MONDAY, Dec. 2, 2019 (HealthDay News) — Efforts to decrease sugar-sweetened beverage consumption during the past decade have been successful, according to a study published online Nov. 20 in the American Journal of Preventive Medicine.
J. Wyatt Koma, an independent researcher from Washington, D.C., and colleagues used data from the U.S. National Health and Nutrition Examination surveys (2003 to 2014) to evaluate dietary data from 15,645 participants (aged 2 to 19 years). Trends in sugar-sweetened beverage consumption were compared by Supplemental Nutrition Assistance Program (SNAP) participation status.
The researchers observed significant declines across all SNAP participation categories for sugar-sweetened beverage consumption (SNAP participants: 84.2 to 75.6 percent; income-eligible nonparticipants: 85.8 to 67.5 percent; lower income-ineligible nonparticipants: 84.3 to 70.6 percent; higher income-ineligible nonparticipants: 82.2 to 67.7 percent). There were also declines noted for per capita daily sugar-sweetened beverage calories (SNAP participants: 267 to 182 kcal; income-eligible nonparticipants: 269 to 168 kcal; lower income-ineligible nonparticipants: 249 to 178 kcal; higher income-ineligible nonparticipants: 244 to 161 kcal). There was an increase seen in per capita sports/energy drink consumption among SNAP participants (2 to 15 kcal).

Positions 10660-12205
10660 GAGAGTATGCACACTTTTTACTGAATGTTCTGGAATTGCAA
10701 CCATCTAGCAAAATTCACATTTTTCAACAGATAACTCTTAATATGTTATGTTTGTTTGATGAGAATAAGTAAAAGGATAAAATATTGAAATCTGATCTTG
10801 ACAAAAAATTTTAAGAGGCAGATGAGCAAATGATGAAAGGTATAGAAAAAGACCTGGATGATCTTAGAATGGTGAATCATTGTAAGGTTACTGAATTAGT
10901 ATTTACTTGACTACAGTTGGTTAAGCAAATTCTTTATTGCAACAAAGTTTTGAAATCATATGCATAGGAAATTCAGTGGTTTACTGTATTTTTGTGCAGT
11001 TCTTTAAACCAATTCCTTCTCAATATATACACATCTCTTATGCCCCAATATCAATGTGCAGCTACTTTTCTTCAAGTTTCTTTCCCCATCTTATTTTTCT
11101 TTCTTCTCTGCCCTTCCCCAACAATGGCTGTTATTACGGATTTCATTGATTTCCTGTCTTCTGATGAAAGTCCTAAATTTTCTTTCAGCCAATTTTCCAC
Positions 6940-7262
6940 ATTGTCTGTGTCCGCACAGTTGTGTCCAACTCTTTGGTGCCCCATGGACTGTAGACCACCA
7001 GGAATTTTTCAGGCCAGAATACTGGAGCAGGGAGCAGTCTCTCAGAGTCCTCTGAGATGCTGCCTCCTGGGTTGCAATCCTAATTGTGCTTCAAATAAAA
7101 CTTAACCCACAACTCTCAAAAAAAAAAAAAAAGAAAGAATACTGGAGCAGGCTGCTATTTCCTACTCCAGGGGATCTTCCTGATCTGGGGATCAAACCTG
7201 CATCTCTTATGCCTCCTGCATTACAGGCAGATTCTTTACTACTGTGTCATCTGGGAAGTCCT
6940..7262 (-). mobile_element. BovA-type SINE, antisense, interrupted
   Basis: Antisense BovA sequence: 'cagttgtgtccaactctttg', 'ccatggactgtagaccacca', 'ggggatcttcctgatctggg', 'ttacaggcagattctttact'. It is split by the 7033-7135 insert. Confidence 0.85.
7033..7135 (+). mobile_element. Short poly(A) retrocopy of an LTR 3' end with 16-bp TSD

“Current policy debates are considering whether the diet quality of SNAP participants can be improved by restricting which items can be purchased with SNAP benefits,” senior author Sara N. Bleich, Ph.D., from the Harvard T.H. Chan School of Public Health in Boston, said in a statement. “Our analysis is important for these discussions.”
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